In this final part of the three-part Adaptive Content series, Tony and Chris discuss how you can use adaptive content to create richer content experiences that work for attraction, retention, and conversion.
In this episode:
- The priority content areas you should focus on
- Where to start, and what you need to pull together
- How to utilize the assets you have, in the beginning and over time
Listen to The Mainframe below ...
How to Create Effective Content Experiences
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Tony Clark: This is The Mainframe.
Welcome back to the final episode of the ARC Reactor series and also the final episode of our Adaptive Content series, where we’re going to be talking about creating adaptive content experiences. How are you doing, Chris?
Chris Garrett: I’m doing good. I’m a little sad that we’re coming to the end of the series. It’s been a good one.
The Priority Content Areas You Should Focus On
Tony Clark: Yeah, it’s actually been nice, because we’ve been able to cover everything. One of the things that we keep talking about over and over again is how your strategy is an attraction, and a retention and a conversion strategy in automation through the whole thing.
One of the things that we’ve seen over and over again, and why we wanted to do this series, is that people think of those as separate activities, when really, it’s all the same thing.
Chris Garrett: Yeah, it’s kind of like passing the baton from one runner to the next in a relay race. You have to look at the whole race. You have to look at the start, the middle, and the end. You have to pace yourself, and you have to time it right. But that baton has to pass. You can’t drop it. You can’t throw it.
We see so many customer experiences fall, because they’re trying to go from the initial attraction all the way through to a sale, maybe a sale and a referral, without that middle piece, without that flow, without all that context, empathy, value — all the things that we talked about in the previous episodes.
Tony Clark: Exactly. The idea is adapting things to the right time for your customer and the tools that are available. We see this now more than ever because of the technology.
One of the greatest things in the world happened a few weeks ago. We now have Bloom County back. It’s available on Facebook, because Mr. Breathed can now be able to adapt his cartoons in real time to the news cycle. It’s funny that Trump dragged him back in.
It’s an example of the technology now at a point that allows a creator to create content for a very specific audience and to tailor it to the needs of the moment. That’s what designing an adaptive content experience is all about, really.
Chris Garrett: Exactly. That’s a really good example because of the disintermediation. There’s no gatekeeper. There’s a bit of fear involved in not having that gatekeeper, especially for a cartoonist, because he’s become a businessperson. He has to get some sort of income from it, whereas before, he just had to be a creator, and the syndication did the work for him.
It does mean that he can perfectly adapt his content. He doesn’t have to compromise his art. He can speak to his audience, because he doesn’t have these third parties controlling what he says and his tone and style and the content. He can go after Trump if he wants to because he doesn’t have to worry about some newspaper in New Jersey’s advertisers.
Tony Clark: That’s right. It’s funny, one of the showrunners was talking, and Tina Fey was talking about, how the Kimmy Schmidt show, once it switched to Netflix, they wanted to keep it somewhat older-family friendly so that you could watch it with your 13-year-old kid. But they did now have freedom where they could go after people, because they weren’t worried about advertisers. They no longer had to be restrained by what the network said: “No, you can’t say that, because of this particular advertiser,” or something.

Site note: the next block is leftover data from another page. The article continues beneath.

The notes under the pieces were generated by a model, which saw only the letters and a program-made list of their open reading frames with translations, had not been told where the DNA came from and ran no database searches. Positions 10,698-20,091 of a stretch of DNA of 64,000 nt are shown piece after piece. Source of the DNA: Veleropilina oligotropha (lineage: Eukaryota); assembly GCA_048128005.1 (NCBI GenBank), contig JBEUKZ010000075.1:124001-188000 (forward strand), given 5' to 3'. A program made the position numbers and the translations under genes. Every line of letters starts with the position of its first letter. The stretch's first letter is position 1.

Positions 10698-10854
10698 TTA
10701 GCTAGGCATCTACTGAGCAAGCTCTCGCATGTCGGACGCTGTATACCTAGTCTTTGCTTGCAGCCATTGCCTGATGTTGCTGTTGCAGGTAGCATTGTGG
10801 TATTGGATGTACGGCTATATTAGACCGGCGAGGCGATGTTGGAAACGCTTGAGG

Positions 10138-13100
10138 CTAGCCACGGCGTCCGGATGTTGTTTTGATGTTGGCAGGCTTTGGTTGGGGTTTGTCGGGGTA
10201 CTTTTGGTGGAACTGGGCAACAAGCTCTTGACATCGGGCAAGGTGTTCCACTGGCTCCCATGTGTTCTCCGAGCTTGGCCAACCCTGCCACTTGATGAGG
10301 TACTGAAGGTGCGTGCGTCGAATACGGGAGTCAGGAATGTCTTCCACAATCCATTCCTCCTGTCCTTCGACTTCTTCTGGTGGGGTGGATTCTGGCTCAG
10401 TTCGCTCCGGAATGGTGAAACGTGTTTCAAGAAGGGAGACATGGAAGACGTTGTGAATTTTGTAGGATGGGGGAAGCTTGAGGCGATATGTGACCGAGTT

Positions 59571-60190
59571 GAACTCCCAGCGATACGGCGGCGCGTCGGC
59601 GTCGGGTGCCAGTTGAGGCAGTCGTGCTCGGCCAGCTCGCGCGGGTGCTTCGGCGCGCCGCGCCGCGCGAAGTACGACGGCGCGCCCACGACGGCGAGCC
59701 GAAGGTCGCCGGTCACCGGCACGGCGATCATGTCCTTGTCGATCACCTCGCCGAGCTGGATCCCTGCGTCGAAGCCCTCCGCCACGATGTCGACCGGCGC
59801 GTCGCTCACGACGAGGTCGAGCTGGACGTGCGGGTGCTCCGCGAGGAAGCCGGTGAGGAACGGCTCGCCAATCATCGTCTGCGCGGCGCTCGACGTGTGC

These are all examples of adapting content and experience. The couple of words that we keep using over and over again are ‘context’ and ‘empathy.’ That’s really what you should design your adaptive content experience around. That’s what the whole strategy focuses on.
Chris Garrett: Yeah. It’s planning your content for your ideal target customer, not trying to please everybody in the world, not trying to look good to the entire planet. It’s a difficult thing, because there’s a sacrifice there. It’s sacrificing people who would never buy from you, though. You need to have the right message at the right time for the right people, but you need hone in on who the right people are.
It takes some planning. You have to gather your assets, and you have to work out your channels, and then you have to, as Tony says, construct a framework.
Tony Clark: That’s what we’ve been talking about in this entire series. It really is important when you’re adapting content for the audience. You need to plan your priority areas, because you have your attraction — what type of content is for getting people here — the retention content that allows them to stay there, and then your landing pages to convert. Then you need to look at your sales funnels and the customer onboarding: what happens after? This all should utilize adaptive content.
Chris Garrett: Yeah. It’s one experience. It has to be consistent and congruent. In the attraction, you’re going to be talking about the problems you solve, who it solves it for. You’re going to be using case studies and proof. It all has to be relevant to that target audience that you’re trying to attract. The retention content will follow those themes, and it will remind people. It will get people deeper. It will give people cliffhangers that speak to the next stage, the next step.